Game is in the branding of the hobby, and by all accounts it's roots are in a setting where the High Score were the apex of achievement. Because at one point, games didn't necessarily contain all the complex narratives we have today. It was mechanics first. As the years have passed, and the medium evolved, we've reached a point where the mechanics isn't the only thing anymore. And since we have reached this point, why keep harping the same philosphy regarding design?

How can you take a bath at a time like this? We're so close to.. oh.

When we "win" a game, we get a sense of accomplishment and the high score lists are our bragging rights. But do we really need bragging rights in a story driven experience? I remember playing through Heavy Rain and trying my damndest to get "the best" ending only to have it blow up in my face, and once the sense of disappontment over my own short-comings subsided, I was happy that it happened. I don't need to win at enjoying a well written tale (Yes, Heavy Rain had huge plot holes, but for the sake of this example and topic, let's just ignore that), I just need to enjoy it. But gamers in general are a fickle bunch of entitled brats, if we don't get what we expect out of our calculated version of the game, we freak out. Because in a complete state of irony, we yearn for new ideas, but we fear change.

Walt Williams, someone get this man a budget because his ideas are gold.

Walt Williams (head writer for Spec-Ops: The Line) said in a spoilercast on Gamespot (Here, well worth your time) that one of the things they wanted to do was play with player expectations versus the reality of the situation. As players doesn't always have the full information when they enter a specifc situation in order to make a well educated decision. And the end results might not come out the way they anticipated. I think that is something games need more, ignoring player entitlement and look at the bigger picture instead. We're so used to being the masters that we're sometimes forgetting what it is like not to have all the answers and even then, that things will play out the way we expect them to. Because in most of life, it's harder to calculate those things. And why should games be so simple as to cater to our every whim?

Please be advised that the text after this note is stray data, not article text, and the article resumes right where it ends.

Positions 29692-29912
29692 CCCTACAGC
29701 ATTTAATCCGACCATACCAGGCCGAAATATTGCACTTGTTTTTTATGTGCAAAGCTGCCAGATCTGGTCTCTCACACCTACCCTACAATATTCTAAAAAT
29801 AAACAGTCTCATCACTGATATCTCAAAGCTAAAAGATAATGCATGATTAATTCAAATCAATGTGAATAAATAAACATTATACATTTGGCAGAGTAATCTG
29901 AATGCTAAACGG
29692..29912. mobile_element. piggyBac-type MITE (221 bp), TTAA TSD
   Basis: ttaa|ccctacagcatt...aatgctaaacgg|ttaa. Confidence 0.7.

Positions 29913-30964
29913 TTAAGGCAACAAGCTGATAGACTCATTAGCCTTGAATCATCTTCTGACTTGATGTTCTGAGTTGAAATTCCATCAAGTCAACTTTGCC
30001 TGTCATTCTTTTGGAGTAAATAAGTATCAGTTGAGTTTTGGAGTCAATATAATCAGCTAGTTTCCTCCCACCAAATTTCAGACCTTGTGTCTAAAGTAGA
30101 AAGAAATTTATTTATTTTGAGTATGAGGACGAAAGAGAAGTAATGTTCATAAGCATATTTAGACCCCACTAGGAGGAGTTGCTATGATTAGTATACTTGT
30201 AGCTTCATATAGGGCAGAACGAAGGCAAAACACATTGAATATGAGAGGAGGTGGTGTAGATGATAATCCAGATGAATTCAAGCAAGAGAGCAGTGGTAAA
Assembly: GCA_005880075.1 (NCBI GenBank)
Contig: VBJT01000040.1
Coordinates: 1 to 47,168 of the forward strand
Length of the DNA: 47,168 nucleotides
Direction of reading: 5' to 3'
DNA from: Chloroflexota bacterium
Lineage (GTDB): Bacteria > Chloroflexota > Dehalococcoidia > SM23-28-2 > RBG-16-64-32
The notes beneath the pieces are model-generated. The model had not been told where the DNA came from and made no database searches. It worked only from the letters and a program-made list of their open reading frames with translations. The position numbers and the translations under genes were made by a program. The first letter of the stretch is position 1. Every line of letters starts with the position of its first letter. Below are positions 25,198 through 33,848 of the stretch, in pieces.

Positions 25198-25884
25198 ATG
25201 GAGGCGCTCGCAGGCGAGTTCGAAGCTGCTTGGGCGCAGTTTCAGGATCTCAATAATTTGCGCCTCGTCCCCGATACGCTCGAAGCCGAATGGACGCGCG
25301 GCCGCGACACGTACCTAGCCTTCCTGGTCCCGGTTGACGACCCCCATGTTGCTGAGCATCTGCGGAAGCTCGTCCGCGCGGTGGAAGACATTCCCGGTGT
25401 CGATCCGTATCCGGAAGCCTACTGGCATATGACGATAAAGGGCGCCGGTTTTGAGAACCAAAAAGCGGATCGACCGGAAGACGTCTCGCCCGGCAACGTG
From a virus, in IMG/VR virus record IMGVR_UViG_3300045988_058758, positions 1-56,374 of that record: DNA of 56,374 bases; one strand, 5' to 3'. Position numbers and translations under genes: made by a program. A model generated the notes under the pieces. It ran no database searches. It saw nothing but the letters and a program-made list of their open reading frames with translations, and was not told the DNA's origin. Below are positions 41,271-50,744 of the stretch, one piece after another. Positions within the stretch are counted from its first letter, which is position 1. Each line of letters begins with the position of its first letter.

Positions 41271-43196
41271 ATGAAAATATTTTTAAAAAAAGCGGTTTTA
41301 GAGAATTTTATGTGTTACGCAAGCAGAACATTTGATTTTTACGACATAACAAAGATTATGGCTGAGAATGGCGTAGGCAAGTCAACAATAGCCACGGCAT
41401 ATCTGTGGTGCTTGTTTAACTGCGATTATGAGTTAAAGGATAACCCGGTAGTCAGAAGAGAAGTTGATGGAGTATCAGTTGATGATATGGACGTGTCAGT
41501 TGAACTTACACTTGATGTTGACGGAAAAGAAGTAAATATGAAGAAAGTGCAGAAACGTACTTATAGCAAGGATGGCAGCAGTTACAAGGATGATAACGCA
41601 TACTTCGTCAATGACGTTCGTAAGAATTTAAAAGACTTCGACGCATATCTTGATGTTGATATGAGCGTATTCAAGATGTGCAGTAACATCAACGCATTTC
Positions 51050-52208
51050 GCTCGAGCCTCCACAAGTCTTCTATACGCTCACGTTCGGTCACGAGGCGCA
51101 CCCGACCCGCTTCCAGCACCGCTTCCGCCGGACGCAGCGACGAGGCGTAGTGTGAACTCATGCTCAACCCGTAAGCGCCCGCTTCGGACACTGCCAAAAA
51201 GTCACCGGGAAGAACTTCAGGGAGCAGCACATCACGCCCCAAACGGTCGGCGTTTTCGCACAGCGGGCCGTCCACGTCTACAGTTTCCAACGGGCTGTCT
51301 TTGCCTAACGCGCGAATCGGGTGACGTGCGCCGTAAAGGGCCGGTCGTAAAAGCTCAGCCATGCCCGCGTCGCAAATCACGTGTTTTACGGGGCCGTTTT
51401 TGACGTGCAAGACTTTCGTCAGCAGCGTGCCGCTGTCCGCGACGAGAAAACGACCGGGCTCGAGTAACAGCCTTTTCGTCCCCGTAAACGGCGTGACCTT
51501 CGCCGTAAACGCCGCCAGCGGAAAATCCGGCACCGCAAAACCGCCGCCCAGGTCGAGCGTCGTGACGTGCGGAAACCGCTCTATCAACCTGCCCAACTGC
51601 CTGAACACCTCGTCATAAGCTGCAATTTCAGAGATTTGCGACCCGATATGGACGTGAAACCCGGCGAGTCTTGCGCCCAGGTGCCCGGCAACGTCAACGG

But the question remains then, do I as a player need to feel I won? How do we define winning in games where the end goal is less clear? Is reaching the end of the road within an experience enough to be a "win" or does the end have to be a cathartic orgasm of closure and success? I say no. I don't need to feel I won, as long as I feel the road to the end was worth my time. And that the end justifies that journey, whether I am sitting there in complete and utter defeat or joy. However, if winning would imply that the end was satisfactory no matter it's implications on the game world, I could agree with such a proposition. But I don't need to "be the winner."

I Want to Not Lose

by Rappelsin

Games are designed to be beaten, and in that sense the player always needs to ”win”. Most of the time this involves player triumphing over a final boss, which says a lot about how basic the storytelling in games is most of the time. Though you can't blame the makers of these simplistic narratives since majority of gamers reward these by buying them. It's the same way as it is with the movies, people come to be entertained and a happy ending where the protagonist wins is going to be the easiest way to achieve that.

I didn't lose. I XP'ed all over the place.

Multiplayer games are a different story because there has to be a loser. That's why you get that XP pop-up everytime after a match. You might have not won the match, but you will win the war. There needs to be a feeling that the match that you just lost wasn't just a waste of time and rewarding you in some form of pseudo-achievement is the key to that.